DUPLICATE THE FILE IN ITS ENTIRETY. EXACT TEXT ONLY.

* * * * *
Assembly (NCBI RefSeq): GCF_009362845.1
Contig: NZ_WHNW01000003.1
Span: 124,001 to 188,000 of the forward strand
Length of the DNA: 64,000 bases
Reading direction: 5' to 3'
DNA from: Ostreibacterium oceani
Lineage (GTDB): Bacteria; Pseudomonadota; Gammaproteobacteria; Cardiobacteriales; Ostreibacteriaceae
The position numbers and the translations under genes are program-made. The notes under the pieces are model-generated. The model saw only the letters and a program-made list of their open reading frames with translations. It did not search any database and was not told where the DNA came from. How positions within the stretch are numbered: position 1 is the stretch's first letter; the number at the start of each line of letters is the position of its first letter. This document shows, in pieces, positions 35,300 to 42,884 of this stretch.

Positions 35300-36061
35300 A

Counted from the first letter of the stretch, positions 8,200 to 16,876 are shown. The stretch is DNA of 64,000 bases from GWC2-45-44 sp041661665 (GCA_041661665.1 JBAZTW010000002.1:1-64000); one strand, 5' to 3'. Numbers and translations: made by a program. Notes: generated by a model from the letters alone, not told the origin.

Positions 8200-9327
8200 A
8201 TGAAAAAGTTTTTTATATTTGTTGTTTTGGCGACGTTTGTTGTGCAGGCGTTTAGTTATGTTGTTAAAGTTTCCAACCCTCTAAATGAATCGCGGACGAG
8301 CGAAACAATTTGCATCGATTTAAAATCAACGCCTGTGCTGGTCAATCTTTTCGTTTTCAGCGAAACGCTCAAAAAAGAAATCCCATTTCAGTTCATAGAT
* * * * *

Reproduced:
Assembly (NCBI RefSeq): GCF_009362845.1
Contig: NZ_WHNW01000003.1
Span: 124,001 to 188,000 of the forward strand
Length of the DNA: 64,000 bases
Reading direction: 5' to 3'
DNA from: Ostreibacterium oceani
Lineage (GTDB): Bacteria; Pseudomonadota; Gammaproteobacteria; Cardiobacteriales; Ostreibacteriaceae
The position numbers and the translations under genes are program-made. The notes under the pieces are model-generated. The model saw only the letters and a program-made list of their open reading frames with translations. It did not search any database and was not told where the DNA came from. How positions within the stretch are numbered: position 1 is the stretch's first letter; the number at the start of each line of letters is the position of its first letter. This document shows, in pieces, positions 35,300 to 42,884 of this stretch.

Positions 35300-36061
35300 A

Counted from the first letter of the stretch, positions 8,200 to 16,876 are shown. The stretch is DNA of 64,000 bases from GWC2-45-44 sp041661665 (GCA_041661665.1 JBAZTW010000002.1:1-64000); one strand, 5' to 3'. Numbers and translations: made by a program. Notes: generated by a model from the letters alone, not told the origin.

Positions 8200-9327
8200 A
8201 TGAAAAAGTTTTTTATATTTGTTGTTTTGGCGACGTTTGTTGTGCAGGCGTTTAGTTATGTTGTTAAAGTTTCCAACCCTCTAAATGAATCGCGGACGAG
8301 CGAAACAATTTGCATCGATTTAAAATCAACGCCTGTGCTGGTCAATCTTTTCGTTTTCAGCGAAACGCTCAAAAAAGAAATCCCATTTCAGTTCATAGAT